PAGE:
Another thing that helped me hold onto some of the more difficult patterns, especially with pieces I was not comfortable with yet, was listening to the melody, since the melody phrasing was something I could mentally hold onto and predict the beginning and end of, like a word or sentance. This was good and bad because occasionally the lead player might drop out and I might loose the pattern! eek! d'oh!

Anyways, sorry for old man ramblings about my experiences, not sure if all that helps or confuses, but I love the subject! love screaming goo yo SlayerBadger! hyper
felixer
of course you divide a longer beat into smaller parts. you do that with a 4/4 too after all. ONE-two-THREE-four. it's called the downbeat ...
in indian music there is simply the addition (or substraction) of a beat. so from 4/4 you can go to 3/4 and 5/4. ONE-two-THREE-four-five. etc etc.
a useful excercise (well, i found it useful) is to play a set of those: ONE ONE-two ONE-two-three ONE 2 3 4 ONE 2 3 4 5. that's 20 in all so you can have a mate play a straigh 4/4 against it and check if it works.
astrodislocate
I was expecting to respond to one or two short posts when I got back to this thread (Been busy with other stuff) but hot damn ya'll are helpful. Thanks to all of you thumbs up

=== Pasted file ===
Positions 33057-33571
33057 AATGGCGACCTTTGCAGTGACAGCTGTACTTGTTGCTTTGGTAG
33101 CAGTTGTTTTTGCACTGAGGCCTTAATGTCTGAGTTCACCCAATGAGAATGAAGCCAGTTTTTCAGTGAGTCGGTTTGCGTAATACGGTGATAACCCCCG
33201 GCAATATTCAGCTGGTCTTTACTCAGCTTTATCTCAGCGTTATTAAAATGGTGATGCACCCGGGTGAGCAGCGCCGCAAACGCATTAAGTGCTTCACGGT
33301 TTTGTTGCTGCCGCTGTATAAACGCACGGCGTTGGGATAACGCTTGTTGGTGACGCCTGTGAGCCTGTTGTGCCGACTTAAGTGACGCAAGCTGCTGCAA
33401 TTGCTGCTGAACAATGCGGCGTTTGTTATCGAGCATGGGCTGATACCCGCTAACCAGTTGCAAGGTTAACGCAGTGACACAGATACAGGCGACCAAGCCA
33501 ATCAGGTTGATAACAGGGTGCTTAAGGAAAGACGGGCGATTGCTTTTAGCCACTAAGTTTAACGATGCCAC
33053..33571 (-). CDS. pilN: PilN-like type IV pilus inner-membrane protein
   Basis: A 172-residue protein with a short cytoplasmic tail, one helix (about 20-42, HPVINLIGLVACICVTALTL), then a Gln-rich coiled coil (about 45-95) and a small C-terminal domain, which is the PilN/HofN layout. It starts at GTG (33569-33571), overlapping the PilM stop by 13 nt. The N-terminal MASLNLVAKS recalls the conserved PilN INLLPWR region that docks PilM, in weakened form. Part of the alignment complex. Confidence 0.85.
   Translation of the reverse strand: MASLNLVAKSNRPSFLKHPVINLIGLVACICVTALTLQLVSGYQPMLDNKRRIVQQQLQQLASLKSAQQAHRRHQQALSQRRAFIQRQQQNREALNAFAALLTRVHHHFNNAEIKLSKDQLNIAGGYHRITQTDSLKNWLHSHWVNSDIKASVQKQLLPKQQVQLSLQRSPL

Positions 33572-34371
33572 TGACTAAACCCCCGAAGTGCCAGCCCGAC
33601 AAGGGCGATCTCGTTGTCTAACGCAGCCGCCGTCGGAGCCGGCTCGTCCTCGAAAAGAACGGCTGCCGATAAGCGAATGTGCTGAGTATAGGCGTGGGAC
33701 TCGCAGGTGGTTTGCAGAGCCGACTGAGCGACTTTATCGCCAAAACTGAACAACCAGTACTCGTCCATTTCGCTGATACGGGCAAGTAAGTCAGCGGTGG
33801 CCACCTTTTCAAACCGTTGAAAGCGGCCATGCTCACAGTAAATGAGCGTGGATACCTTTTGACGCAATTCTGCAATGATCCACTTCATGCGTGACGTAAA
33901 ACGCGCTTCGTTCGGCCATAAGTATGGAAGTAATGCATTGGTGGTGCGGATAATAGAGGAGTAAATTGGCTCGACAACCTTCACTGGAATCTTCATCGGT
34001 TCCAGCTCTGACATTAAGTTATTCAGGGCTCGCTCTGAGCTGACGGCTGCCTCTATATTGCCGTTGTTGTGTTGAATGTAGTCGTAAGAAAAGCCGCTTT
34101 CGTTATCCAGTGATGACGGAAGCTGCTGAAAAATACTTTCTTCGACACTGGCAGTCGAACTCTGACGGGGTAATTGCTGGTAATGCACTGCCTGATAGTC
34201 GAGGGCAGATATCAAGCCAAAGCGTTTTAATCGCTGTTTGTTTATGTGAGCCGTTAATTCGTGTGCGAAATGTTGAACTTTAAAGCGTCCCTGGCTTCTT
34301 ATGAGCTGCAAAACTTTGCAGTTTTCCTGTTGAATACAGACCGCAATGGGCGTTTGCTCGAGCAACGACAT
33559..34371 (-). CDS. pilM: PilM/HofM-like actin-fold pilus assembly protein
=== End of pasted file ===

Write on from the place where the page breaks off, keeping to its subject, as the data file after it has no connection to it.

jwhtn
One way to experiment when writing is to make a fairly standard melody that works over, say, two bars of 4/4, and then just remove a chunk from the end. This feels weird and abrupt, especially if you've learned to groove to the original 4/4, but with repetition you'll start to pick up on the feel of that loop point, which can lead you to some interesting places rhythmically, and naturally drive you to subdivide the riff into groups of beats that are easier to count.
CopperHydra
Pick an odd time rhythm you really like, perhaps one of your happy accidents. Memorize it exactly then play it everywhere you go with your fingers on a surface. Play the accented notes harder. Tap your desk, dashboard, headboard, cutting board, your belly, your knee, your nose, whatever, just keep doing it. Pretty soon you won't have to think about the structure numerically. You'll be able to just feel simple rhythms in odd meter by "listening" to the nerves in your finger. Then, you can either let your subconscious handle the rest or implement what you've learned from the posts above into this exercise.

That's how I taught myself to play and write odd time. (Side Note: Trial and error I think will always be a part of my process as it's so worked well for musicians, producers and engineers I've spoken too that I admire. Textbooks call it "The Scientific Method". It is responsible for antibiotics and spring reverb. You're absolutely right about it being very tedious work but we fucking need it!)

If you really want to get complex, introduce your other hand playing a different meter you've already memorized.

(ex. left hand 5/4 | right hand 3/4

You may have already recognized that this is a polyrhythm.

It'd be cool to hear a soundcloud post of what you make.